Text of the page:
Oh God, I'm so ashamed of myself. I just showroomed.

I couldn't help it. I've been looking for a new laptop. I had a few ideas. I went into a local computer store and asked questions. I went to two big box retailers and tested out a few models. And then when I narrowed it down...I succumbed to temptation. I went back home and bought the laptop online because it was a few dollars cheaper. I feel so, so dirty. And sadly this is not the first time I've done this despicable act.

Well, maybe it's not so despicable. Look, we all showroom, don't we? Admit it. It's not a nice thing to do to a brick and mortar retailer. But money is money and value is value. And, like many consumers, showrooming is a very legitimate shopping strategy. For the past few years retailers have struggled against this trend. A Gallup poll as recent as last November found that brick-and-mortar stores may be losing nearly one customer in 10 to showrooming. Some larger retailers have fallen into financial problems because of the practice. And new technologies, like Amazon's recently released Fire Phone, encourages this buying trend.

So what's a retailer, big or small, to do? How can they fight back? Some are trying "reverse showrooming" where they encourage buyers to evaluate products on line and then come into the stores to pick them up, rather than wait for a delivery. Others are reducing prices. A few retailers are cutting back on retail space altogether. These tactics have some impact. But of all the retailers I've seen, there is one that I think has an answer to the problem. It's Sam's Club.

Full disclosure: Sam's Club is a client of my company, but they did not compensate me to write this column. I'm writing it because their model is something that retailers, particularly small retailers, should examine closely. Sam's Club doesn't just sell products. It sells memberships first. And being a member of something, particularly if you're paid for that membership, brings benefits for the consumer, retailer and small business owner. It's the perfect antidote to the showrooming problem, isn't it?

Seong Ohm, who's the Senior VP of Merchandise Business Services at Sam's Club, says this is not the company's primary goal. "Our duty as a membership club is not to reduce showrooming, but to provide our members with exclusive access to differentiated merchandise and relevant services at a tremendous value. That will drive member loyalty and make Sam's Club a top choice in our members' consideration set every time they shop."

Sam's Club asks its members to pay an annual fee (anywhere between $45-$100 per year) and for that they are entitled to certain benefits--namely discounted products and services. The company has grown to about 47 million members. And with those large numbers comes large purchasing power. Sam's Club not only provides merchandise for sale, but also offers steep discounts on everything from travel to payment processing services for small business owners. And the club plans to add more services over the next few years in the areas of healthcare, finance, technology, marketing, payroll and legal. In addition, the company partners with other well known brands like Olive Garden, Apple, Eddie Bauer and The Children's Place to bring those products and services to their members as well.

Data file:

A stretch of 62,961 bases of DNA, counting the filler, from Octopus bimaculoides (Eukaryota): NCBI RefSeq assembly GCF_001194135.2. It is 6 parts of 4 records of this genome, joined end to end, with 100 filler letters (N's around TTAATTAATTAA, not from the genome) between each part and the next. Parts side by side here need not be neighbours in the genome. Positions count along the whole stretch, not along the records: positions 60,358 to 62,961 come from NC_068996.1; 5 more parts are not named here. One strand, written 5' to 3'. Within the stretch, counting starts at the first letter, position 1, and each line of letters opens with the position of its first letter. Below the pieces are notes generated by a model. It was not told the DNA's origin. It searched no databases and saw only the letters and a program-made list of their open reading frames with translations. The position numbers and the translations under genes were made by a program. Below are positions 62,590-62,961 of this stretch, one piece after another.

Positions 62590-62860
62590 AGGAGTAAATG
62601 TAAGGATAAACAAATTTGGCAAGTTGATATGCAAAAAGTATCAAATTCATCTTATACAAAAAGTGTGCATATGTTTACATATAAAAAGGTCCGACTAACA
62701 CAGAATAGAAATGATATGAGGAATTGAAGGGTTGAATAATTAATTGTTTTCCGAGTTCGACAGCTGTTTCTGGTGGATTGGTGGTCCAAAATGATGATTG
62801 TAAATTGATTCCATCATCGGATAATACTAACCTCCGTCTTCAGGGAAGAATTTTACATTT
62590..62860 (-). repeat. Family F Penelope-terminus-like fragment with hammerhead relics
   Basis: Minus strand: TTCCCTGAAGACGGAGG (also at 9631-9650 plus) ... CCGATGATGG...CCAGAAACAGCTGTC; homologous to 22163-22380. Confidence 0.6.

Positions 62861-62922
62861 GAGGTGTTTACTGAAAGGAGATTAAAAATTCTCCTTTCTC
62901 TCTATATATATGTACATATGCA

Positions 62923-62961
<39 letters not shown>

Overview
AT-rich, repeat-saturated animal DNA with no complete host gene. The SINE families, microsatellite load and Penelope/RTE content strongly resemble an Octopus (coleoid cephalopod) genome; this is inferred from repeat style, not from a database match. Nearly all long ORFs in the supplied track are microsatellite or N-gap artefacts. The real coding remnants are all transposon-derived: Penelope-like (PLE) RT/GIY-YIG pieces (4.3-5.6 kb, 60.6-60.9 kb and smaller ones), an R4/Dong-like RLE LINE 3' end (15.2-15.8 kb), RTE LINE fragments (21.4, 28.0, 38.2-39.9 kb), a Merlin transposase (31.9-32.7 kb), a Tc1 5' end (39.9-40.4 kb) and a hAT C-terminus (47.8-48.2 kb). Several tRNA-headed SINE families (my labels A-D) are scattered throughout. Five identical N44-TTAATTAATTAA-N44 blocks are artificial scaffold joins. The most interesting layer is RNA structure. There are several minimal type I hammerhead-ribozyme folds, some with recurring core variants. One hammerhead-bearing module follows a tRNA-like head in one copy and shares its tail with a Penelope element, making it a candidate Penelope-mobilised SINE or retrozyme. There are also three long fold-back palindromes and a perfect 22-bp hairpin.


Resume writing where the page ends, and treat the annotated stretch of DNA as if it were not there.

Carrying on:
Now think about your business. Should you consider a "membership" model as well?

Can you partner with other local businesses to create a service that's so valuable that customers would pay an annual fee to be part of it? Would I pay to be a member of a local restaurant "club" that has twenty or so eateries participating, all offering me discounts and other perks for my annual fee? Or a similar club of small, local retailers that have banded together to combine their products and services into a membership program? Or a club of service providers, such as accountants, lawyers, doctors, etc. who share facilities, offer added consultations and a more personalized service to those members who are part of their club? Is this worth fifty bucks a year for me? A hundred? Can you make it worth that amount? And would it be so worthwhile that I would be dis-incentivized from showrooming because I'm getting more value from my membership, or feel more loyalty to the club? Isn't everything a service, including retail? Don't we all want to belong to a community?

"We want to be the most valuable membership organization in the world and creating loyalty is a key component to achieving this goal," Ohm told me recently. "We do believe that superior value combined with the right assortment of merchandise and services is key to member loyalty." Sam's Club is building on that model and demonstrating that customer loyalty can overcome the challenge of showrooming. Maybe it's time for small retailers, small service providers...even your business, to do the same.